3, 2014, during which Freeman, Goulet-Case, Attorney Anthony
Collins, an expert in immigration law,  and the
petitioner testified. On September 18, 2014, the court issued a
memorandum of decision denying the petition for a writ of
habeas corpus. With respect to the ineffective assistance of
counsel claim against Freeman in the Hartford case, the
habeas court concluded that the petitioner had failed to
establish deficient performance and prejudice. With respect
to the New Britain case, the habeas court determined that
Goulet-Case performed deficiently by assuming that the
petitioner was a United States citizen. The habeas court then
noted that the New Britain case ‘‘played no part
in the immigration issue, and there was no showing of any
other prejudice incurring to the petitioner . . . .''
Although the court did not explicitly address the
petitioner's due process claim, it denied the petition
for a writ of habeas corpus and the subsequent petition for
certification to appeal.
the filing of this appeal, the petitioner filed a motion for
articulation, requesting that the court address his due
process claim. After the habeas court denied this motion, the
petitioner filed a motion for review with this court. We
granted that motion and the relief requested, ordering the
habeas court to articulate whether it had denied count one of
the habeas petition and, if so, on what basis. On October 22,
2015, the habeas court issued its articulation. The court
explained that the petitioner's due process claim was
‘‘wholly dependent on the claims alleged in the
other two counts. . . . Stated somewhat differently, the
petitioner cannot prevail on the claim in count one, as it is
factually and legally pleaded, without also proving the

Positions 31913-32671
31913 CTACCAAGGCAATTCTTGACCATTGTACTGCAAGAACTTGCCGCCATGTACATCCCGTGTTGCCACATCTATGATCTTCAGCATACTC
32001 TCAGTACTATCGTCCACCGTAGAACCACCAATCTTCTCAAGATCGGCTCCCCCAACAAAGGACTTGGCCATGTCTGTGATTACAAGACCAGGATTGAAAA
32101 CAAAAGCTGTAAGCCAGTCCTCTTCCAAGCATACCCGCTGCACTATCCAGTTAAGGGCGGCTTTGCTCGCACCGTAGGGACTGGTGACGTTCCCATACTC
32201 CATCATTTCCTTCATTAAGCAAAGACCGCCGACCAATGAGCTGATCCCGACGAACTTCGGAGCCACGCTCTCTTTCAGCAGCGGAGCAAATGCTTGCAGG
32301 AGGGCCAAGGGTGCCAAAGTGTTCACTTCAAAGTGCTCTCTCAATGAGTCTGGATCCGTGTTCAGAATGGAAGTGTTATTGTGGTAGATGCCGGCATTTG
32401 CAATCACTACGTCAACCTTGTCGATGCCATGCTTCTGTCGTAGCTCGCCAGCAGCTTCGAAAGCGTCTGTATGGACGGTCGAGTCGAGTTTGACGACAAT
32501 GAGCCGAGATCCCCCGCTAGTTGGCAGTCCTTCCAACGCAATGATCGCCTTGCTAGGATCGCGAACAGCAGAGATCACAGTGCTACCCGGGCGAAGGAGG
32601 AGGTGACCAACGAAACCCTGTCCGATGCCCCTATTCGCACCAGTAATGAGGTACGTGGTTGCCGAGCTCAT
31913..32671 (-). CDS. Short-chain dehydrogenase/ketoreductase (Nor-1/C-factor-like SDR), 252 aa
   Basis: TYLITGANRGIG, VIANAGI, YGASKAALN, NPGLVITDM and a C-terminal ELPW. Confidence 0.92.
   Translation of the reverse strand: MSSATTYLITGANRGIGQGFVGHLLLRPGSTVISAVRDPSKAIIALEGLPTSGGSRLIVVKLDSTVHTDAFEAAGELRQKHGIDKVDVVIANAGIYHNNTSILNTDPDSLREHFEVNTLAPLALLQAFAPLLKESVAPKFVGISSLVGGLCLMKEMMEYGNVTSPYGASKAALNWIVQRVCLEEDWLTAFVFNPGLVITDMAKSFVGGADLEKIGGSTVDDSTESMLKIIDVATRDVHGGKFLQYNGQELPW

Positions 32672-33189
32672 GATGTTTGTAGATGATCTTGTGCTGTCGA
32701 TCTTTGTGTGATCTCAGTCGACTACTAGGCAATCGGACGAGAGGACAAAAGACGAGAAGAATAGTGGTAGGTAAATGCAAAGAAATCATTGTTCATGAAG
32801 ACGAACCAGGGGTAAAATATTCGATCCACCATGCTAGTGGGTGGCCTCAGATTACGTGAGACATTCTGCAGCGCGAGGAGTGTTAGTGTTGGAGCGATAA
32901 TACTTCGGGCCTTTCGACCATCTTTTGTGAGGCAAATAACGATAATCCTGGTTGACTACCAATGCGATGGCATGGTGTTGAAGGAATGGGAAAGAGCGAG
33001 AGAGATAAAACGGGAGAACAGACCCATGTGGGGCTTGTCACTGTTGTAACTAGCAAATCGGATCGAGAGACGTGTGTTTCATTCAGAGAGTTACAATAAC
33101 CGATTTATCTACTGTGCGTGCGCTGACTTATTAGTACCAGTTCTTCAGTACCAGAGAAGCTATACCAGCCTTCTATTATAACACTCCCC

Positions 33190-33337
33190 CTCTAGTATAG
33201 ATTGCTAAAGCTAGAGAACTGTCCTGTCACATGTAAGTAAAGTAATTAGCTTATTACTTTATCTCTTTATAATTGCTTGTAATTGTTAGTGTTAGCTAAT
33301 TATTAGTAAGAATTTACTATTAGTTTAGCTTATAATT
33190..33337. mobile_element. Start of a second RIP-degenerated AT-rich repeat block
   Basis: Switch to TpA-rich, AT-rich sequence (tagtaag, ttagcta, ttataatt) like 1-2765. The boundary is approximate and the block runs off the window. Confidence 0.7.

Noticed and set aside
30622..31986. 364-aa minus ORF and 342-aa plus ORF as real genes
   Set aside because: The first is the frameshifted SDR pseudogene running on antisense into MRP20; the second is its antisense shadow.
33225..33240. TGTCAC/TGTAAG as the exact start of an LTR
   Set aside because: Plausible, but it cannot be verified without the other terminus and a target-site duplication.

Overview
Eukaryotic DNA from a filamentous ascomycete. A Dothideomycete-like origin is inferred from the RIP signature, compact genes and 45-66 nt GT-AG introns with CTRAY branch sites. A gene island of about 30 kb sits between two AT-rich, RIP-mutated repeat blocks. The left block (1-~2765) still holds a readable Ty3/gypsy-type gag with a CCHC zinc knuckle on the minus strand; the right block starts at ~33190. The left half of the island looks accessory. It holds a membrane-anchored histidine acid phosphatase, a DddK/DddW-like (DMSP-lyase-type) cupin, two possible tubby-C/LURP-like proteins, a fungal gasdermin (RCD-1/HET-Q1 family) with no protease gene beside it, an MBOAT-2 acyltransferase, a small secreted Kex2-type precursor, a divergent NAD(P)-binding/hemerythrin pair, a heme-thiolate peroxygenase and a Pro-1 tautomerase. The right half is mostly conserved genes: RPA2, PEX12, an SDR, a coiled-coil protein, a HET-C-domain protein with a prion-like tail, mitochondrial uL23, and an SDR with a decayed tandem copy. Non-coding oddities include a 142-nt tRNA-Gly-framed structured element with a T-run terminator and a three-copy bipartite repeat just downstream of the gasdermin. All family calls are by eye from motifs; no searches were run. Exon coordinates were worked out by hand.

claims in counts two and three.'' The court further
clarified that the petitioner's due process claim
implicitly had been denied on the same grounds as the
ineffective assistance of counsel claims in counts two and
three of the operative habeas petition. Additional facts will
be set forth as necessary.
petitioner claims that the habeas court abused its discretion
in denying his petition for certification to
appeal from the denial of his petition for a writ
of habeas corpus with respect to his claims of ineffective
assistance of counsel and due process violations.
Specifically, he argues that because these issues are
debatable among jurists of reason, a court could resolve the
issues differently or the issues should proceed further, the
habeas court abused its discretion in denying his petition to
with a habeas court's denial of a petition for
certification to appeal, a petitioner can obtain appellate
review of the dismissal of his petition for habeas corpus
only by satisfying the two-pronged test enunciated by our
Supreme Court in Simms v. Warden, 229 Conn.
178, 640 A.2d 601 (1994), and adopted in Simms v.
Warden, 230 Conn. 608, 612, 646 A.2d 126 (1994).
First, [the petitioner] must demonstrate that the denial of
his petition for certification constituted an abuse of
discretion. . . . Second, if the petitioner can show an abuse
of discretion, he must then prove that the decision of the
habeas court should be reversed on the merits. . . . To prove
that the denial of his petition for certification to appeal
constituted an abuse of discretion, the petitioner must
demonstrate that the [resolution of the underlying claim
involves issues that] are debatable among jurists of reason;
that a court could resolve the issues [in a different
manner]; or that the questions are adequate to deserve
encouragement to proceed further. . . . In determining